And then earlier this year, in an opinion by Vice Chancellor Bouchard—In re Trulia, Inc. Stockholder Litigation, 129 A.3d 884 (Del. Ch. Ct. 2016)—the trend of Delaware courts’ increasing skepticism of disclosure-only settlements came to a head. In In re Trulia, Chancellor Bouchard made it clear that Delaware had had enough of disclosure-only settlements and would not tolerate them going forward unless they provided real benefits to shareholders.

In re Trulia involved the proposed settlement of a shareholder class action. Shortly after Zillow, Inc., announced that it would acquire Trulia, Inc., in a stock-for-stock merger, four Trulia shareholders filed suit claiming that the directors had breached their fiduciary duties by approving the merger at an unfair price. After a few months of limited discovery and the corporation’s issuance of supplemental disclosures, the parties agreed on a release and a no-objection attorney fee for the plaintiffs’ attorney and sought approval from the court.

Joining Vice Chancellors Laster and Noble, Vice Chancellor Bouchard rejected the settlement outright as being unfair to the shareholders. As a threshold matter, Vice Chancellor Bouchard determined that none of the supplemental disclosures released by the corporation were material to the shareholders’ voting process and thus provided them with little if any benefit. Lamenting that the practice of disclosure-only settlements and broad releases had become all too common, the court explained that this kind of litigation had evolved into a mechanical process through which the corporation and plaintiffs’ counsel reap the benefits while the class of shareholders allegedly harmed by the corporate action receives little in return. Vice Chancellor Bouchard cited a recent study suggesting that supplemental disclosures like those commonly provided as consideration for disclosure-only settlements often make no difference in stockholder voting trends. See Jill E. Fisch, Sean J. Griffith & Steven Davidoff Solomon, Confronting the Peppercorn Settlement in Merger Litigation: An Empirical Analysis and a Proposal for Reform, 93 Tex. L. Rev. 557 (2015).

Vice Chancellor Bouchard further noted how difficult it is, as a practical matter, for courts to evaluate the fairness of disclosure-only settlements. Because such settlements are jointly presented to the court, it is more difficult for the court to evaluate opposing viewpoints and to determine whether the settlement adequately protects the rights and interests of shareholders. The fact that most of the time these settlements are presented to the court without the benefit of discovery further complicates the court’s position. Therefore, the court must often contend with a record that is sparse at best and often may rely only on the information publicly disclosed by the corporation when deciding whether to approve the settlement.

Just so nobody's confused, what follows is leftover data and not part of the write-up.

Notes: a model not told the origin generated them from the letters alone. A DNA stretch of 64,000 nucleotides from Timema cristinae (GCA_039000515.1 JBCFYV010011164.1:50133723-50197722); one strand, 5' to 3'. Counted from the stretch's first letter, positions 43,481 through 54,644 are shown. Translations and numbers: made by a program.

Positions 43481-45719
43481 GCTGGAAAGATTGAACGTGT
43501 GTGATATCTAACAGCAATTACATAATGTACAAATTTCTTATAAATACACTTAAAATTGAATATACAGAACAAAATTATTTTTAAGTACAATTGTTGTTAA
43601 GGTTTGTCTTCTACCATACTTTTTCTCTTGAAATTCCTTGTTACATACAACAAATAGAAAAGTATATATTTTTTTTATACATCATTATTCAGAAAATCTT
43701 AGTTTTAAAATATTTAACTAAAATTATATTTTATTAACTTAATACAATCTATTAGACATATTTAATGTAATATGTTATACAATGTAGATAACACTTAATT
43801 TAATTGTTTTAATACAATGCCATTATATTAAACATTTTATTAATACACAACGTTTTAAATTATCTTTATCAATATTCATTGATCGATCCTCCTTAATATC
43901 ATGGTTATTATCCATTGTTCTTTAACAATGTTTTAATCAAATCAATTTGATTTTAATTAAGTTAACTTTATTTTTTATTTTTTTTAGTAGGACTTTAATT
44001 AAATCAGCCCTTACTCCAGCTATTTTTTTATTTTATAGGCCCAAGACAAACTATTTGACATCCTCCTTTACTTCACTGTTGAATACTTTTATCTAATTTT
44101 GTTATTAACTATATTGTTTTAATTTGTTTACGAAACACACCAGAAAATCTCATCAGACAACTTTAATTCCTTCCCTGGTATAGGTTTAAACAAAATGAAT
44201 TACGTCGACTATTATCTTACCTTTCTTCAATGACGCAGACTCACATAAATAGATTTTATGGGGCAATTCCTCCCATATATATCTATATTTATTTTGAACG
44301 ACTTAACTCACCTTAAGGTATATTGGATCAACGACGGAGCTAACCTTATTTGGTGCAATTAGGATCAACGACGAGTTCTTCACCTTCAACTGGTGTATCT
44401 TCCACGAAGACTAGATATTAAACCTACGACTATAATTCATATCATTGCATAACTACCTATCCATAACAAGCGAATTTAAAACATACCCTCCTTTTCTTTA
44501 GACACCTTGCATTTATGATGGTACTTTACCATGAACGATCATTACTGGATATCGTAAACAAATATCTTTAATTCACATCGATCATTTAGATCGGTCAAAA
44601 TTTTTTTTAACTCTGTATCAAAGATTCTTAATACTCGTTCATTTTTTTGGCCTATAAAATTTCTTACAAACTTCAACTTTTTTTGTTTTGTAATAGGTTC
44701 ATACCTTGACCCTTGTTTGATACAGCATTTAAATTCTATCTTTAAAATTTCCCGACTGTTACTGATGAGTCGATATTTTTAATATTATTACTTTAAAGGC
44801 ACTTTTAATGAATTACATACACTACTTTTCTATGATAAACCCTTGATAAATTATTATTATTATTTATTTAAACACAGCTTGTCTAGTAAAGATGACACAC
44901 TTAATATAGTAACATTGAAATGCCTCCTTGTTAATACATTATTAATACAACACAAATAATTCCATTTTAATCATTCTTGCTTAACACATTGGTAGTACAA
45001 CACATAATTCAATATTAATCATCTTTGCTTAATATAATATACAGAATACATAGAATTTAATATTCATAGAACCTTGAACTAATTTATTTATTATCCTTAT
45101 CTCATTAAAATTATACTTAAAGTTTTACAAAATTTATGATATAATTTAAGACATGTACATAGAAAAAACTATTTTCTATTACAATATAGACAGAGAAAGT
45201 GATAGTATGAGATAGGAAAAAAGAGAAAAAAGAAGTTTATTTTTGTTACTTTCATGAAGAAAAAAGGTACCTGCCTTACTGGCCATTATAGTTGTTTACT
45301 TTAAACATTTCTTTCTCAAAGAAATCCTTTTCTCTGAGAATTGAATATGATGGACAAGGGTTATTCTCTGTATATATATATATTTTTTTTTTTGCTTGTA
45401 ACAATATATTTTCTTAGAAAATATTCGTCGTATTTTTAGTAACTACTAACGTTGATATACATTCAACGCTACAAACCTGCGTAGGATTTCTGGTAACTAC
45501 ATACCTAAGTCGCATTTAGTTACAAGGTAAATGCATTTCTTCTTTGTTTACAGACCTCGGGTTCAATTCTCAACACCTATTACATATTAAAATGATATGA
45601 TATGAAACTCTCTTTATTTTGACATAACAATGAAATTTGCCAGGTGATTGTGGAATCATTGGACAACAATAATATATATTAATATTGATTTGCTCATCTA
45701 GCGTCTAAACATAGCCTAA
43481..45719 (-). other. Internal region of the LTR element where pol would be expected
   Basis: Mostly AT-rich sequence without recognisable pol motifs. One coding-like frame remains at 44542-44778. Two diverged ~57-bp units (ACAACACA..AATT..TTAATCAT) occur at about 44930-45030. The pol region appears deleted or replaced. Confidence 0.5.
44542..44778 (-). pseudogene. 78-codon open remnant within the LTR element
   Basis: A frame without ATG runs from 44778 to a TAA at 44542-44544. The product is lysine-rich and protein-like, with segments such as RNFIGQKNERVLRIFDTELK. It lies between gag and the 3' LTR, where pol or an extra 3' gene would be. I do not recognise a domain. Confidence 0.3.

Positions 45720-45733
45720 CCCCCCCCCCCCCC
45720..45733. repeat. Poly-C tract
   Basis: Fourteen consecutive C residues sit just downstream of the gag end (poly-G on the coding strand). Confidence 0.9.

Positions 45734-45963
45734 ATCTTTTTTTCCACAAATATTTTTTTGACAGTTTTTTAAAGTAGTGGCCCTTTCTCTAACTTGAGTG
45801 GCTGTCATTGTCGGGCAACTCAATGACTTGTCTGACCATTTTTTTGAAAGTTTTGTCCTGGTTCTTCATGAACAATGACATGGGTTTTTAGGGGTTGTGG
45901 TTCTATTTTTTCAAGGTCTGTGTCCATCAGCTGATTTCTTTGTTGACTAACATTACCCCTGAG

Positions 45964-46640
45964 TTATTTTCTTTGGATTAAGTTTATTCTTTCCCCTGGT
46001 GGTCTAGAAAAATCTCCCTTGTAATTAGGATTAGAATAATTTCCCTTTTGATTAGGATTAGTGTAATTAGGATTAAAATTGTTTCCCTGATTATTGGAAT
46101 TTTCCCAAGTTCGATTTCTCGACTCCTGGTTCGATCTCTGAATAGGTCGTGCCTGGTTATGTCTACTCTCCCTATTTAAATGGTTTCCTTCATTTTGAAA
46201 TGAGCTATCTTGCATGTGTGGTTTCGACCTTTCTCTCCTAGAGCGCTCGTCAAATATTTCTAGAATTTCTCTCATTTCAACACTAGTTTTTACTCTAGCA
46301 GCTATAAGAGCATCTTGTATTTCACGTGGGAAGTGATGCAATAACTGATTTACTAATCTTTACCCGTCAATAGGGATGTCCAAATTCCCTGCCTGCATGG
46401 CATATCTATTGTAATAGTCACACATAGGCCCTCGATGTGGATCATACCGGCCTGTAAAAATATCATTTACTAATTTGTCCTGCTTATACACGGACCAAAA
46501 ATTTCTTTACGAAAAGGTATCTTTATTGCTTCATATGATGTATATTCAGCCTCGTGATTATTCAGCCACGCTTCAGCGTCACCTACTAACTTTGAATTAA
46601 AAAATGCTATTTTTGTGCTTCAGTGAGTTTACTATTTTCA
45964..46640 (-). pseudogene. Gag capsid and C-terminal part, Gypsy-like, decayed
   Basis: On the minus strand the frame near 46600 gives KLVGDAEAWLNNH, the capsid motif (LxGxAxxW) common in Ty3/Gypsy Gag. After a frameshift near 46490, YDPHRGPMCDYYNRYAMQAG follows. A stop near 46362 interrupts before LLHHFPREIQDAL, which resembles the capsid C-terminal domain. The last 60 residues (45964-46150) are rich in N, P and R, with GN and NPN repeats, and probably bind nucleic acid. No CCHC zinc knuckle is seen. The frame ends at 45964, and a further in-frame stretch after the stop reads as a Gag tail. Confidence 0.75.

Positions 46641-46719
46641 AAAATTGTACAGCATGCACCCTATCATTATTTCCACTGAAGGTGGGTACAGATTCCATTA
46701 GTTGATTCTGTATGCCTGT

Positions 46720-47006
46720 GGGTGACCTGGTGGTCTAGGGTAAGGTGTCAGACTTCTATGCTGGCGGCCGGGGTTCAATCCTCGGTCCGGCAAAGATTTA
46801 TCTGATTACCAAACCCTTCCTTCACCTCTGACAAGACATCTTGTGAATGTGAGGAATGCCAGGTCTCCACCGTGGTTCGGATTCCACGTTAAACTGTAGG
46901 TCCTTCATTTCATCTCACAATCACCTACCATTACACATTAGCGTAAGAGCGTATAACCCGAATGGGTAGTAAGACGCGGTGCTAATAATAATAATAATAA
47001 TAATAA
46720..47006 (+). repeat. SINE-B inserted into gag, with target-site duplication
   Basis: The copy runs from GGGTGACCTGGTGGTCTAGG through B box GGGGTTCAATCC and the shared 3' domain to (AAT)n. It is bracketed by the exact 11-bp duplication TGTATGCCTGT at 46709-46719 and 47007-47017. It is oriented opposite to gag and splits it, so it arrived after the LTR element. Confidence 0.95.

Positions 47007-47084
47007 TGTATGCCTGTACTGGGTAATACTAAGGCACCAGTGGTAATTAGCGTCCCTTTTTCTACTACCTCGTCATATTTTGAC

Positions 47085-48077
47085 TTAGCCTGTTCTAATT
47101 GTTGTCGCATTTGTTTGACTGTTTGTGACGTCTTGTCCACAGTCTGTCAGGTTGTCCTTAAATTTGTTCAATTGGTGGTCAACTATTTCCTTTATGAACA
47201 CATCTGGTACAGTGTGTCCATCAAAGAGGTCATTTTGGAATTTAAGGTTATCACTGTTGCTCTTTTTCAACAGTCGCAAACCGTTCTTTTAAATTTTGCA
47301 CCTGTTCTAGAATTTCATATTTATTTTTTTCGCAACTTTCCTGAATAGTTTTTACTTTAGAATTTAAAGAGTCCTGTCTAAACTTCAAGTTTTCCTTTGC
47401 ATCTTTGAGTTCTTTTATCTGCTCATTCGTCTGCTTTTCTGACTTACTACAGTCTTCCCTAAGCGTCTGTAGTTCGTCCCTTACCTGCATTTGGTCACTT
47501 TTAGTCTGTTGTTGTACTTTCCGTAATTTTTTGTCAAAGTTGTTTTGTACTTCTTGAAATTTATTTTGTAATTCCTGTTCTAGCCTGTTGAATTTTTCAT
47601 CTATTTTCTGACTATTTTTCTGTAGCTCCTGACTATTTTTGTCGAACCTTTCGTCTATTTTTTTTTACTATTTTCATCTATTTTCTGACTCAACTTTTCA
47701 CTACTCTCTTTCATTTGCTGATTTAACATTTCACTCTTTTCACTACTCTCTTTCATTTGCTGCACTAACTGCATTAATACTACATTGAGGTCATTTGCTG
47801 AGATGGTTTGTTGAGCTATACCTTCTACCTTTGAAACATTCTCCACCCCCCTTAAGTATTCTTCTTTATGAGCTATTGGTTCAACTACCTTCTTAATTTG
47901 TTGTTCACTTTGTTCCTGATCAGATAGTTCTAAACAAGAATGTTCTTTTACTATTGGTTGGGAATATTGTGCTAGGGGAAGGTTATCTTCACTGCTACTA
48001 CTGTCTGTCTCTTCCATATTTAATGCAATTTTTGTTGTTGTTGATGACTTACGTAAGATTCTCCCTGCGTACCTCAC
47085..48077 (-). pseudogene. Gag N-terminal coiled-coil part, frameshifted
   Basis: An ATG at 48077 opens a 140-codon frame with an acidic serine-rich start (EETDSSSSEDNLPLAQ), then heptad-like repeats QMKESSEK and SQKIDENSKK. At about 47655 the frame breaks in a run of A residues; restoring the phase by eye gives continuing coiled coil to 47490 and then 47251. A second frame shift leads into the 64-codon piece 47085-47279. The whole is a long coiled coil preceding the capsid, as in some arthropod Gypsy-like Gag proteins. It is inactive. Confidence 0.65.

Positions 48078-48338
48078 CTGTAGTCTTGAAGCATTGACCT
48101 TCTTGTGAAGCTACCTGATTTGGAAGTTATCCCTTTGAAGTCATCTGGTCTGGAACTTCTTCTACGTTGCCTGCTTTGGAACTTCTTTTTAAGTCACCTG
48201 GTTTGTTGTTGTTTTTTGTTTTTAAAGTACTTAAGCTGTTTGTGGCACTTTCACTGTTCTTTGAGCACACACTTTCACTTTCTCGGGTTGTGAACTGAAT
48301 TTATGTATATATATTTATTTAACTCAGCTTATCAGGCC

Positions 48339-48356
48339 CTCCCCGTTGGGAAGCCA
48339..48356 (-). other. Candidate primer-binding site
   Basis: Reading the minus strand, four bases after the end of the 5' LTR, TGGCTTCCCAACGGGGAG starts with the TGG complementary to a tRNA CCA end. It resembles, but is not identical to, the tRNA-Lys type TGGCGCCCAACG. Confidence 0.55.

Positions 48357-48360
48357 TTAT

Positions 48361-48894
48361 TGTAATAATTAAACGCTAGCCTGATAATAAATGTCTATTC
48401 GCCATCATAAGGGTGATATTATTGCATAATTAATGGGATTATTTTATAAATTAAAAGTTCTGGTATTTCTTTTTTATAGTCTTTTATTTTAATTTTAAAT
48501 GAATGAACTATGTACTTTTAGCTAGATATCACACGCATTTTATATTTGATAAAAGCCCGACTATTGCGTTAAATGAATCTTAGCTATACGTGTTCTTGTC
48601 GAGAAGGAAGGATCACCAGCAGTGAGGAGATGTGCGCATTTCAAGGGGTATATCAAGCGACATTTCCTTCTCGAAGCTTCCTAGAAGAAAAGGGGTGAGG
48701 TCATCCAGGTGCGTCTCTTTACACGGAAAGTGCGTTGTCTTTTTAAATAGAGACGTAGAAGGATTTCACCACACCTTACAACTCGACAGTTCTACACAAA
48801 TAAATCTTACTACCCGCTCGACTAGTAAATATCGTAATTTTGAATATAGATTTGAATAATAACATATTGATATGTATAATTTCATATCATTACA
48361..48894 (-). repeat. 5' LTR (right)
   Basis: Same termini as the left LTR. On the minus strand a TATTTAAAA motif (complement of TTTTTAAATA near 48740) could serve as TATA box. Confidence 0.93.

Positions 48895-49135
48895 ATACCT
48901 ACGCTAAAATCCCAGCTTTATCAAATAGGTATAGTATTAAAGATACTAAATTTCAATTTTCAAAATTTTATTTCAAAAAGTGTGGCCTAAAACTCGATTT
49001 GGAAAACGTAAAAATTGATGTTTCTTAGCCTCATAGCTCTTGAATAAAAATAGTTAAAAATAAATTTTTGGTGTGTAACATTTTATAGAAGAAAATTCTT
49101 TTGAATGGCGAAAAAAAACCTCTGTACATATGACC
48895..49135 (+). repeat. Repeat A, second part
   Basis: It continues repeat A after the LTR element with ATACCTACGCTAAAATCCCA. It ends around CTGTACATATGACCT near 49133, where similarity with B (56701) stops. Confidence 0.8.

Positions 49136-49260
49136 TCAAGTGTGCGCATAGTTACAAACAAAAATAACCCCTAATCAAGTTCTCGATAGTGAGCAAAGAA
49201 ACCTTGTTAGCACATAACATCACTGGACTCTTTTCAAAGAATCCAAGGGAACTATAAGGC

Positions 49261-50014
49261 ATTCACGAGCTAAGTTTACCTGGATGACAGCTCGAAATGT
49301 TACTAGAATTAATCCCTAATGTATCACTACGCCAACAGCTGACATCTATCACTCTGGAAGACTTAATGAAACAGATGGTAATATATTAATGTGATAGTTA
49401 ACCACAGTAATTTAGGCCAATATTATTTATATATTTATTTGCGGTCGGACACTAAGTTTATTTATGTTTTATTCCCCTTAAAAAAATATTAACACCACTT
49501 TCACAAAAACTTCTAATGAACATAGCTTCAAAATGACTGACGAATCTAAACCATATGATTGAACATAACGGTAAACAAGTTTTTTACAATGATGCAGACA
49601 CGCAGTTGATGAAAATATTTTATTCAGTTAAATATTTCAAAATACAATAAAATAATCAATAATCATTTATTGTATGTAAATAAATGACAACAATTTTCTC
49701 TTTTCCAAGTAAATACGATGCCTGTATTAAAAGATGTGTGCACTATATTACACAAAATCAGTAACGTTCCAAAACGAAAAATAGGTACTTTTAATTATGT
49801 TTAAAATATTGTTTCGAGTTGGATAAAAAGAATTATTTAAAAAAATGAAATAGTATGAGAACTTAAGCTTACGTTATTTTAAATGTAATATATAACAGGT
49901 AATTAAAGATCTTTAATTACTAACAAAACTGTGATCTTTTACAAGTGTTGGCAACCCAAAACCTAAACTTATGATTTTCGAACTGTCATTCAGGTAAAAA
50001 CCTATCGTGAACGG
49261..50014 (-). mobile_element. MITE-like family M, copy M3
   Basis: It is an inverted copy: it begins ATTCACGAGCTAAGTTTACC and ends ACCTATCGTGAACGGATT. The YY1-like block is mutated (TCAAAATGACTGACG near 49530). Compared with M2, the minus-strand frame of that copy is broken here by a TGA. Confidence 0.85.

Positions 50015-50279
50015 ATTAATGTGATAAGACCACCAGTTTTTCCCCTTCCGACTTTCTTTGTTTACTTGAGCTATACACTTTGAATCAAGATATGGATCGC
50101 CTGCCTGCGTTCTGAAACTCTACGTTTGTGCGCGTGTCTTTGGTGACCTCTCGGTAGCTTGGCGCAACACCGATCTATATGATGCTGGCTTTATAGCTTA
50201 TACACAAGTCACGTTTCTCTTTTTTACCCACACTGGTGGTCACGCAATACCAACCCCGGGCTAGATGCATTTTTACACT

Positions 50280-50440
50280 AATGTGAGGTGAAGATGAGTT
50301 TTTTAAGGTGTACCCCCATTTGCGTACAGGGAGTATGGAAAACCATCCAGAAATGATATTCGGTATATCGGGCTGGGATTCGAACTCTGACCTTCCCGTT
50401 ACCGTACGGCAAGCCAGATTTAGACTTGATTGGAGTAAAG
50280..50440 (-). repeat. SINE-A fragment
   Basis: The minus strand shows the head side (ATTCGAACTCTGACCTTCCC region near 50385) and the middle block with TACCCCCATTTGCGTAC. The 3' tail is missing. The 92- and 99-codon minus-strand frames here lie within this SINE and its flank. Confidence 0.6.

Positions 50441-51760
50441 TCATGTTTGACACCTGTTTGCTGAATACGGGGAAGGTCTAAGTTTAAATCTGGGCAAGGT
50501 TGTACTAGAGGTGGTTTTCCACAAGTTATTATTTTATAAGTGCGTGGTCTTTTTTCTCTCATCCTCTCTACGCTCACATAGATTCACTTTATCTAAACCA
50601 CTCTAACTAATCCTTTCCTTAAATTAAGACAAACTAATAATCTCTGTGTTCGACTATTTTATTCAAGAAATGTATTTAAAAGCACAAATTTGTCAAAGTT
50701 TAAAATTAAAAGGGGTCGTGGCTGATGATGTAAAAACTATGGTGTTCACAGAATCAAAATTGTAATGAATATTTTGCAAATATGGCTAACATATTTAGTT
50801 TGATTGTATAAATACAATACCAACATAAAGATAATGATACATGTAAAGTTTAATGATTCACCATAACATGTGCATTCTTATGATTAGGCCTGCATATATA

In re Trulia’s impact

The In re Trulia decision has been described as sounding the death knell for disclosure-only settlements in Delaware. At a minimum, In re Trulia signals that, in Delaware at least, courts will closely scrutinize future settlements to make sure that the disclosures provided by the corporation are material to the shareholders’ voting process and justify the release and attorney fees award requested in exchange. The Delaware courts’ past “willingness . . . to approve disclosure settlements of marginal value and to routinely grant broad releases to defendants and six-figure fees to plaintiffs’ counsel in the process” is at an end. In re Trulia, 129 A.3d at 16.

In re Trulia’s influence is not limited to the Delaware courts. Recently, the U.S. Court of Appeals for the Seventh Circuit in In re Walgreen Co. Stockholder Litigation, 832 F.3d 718 (7th Cir. 2016), an opinion by Judge Posner, reversed the district court’s approval of a disclosure-only settlement. Judge Posner adopted Vice Chancellor Bouchard’s test that supplemental disclosures must correct a misrepresentation or omission that is “plainly material” in order to support a settlement. In short, parties settling this kind of litigation going forward would be well served to make sure that the “give” in a disclosure-only settlement provides an adequate “get” for the shareholders who originally brought the claim.


It remains to be seen how courts’ clamping down on disclosure-only settlements will affect the prevalence of shareholder lawsuits following the announcement of a corporate transaction. Plaintiffs’ lawyers may be more reluctant to bring these lawsuits given the courts’ increasing scrutiny of the well-worn path to a quick settlement (and fee award). Meanwhile, corporations and directors may be more incentivized to fight these lawsuits through aggressive motion practice rather than attempting to resolve them with supplemental disclosures.


Keywords: professional services liability litigation, Delaware Chancery Court, disclosure-only settlements, shareholders, In re Trulia


Dylan C. Black is a partner with Bradley Arant Boult Cummings LLP in Birmingham, Alabama, and is a cochair of the Professional Services Liability Litgation Committee. T. Brooks Proctor is an associate with the firm.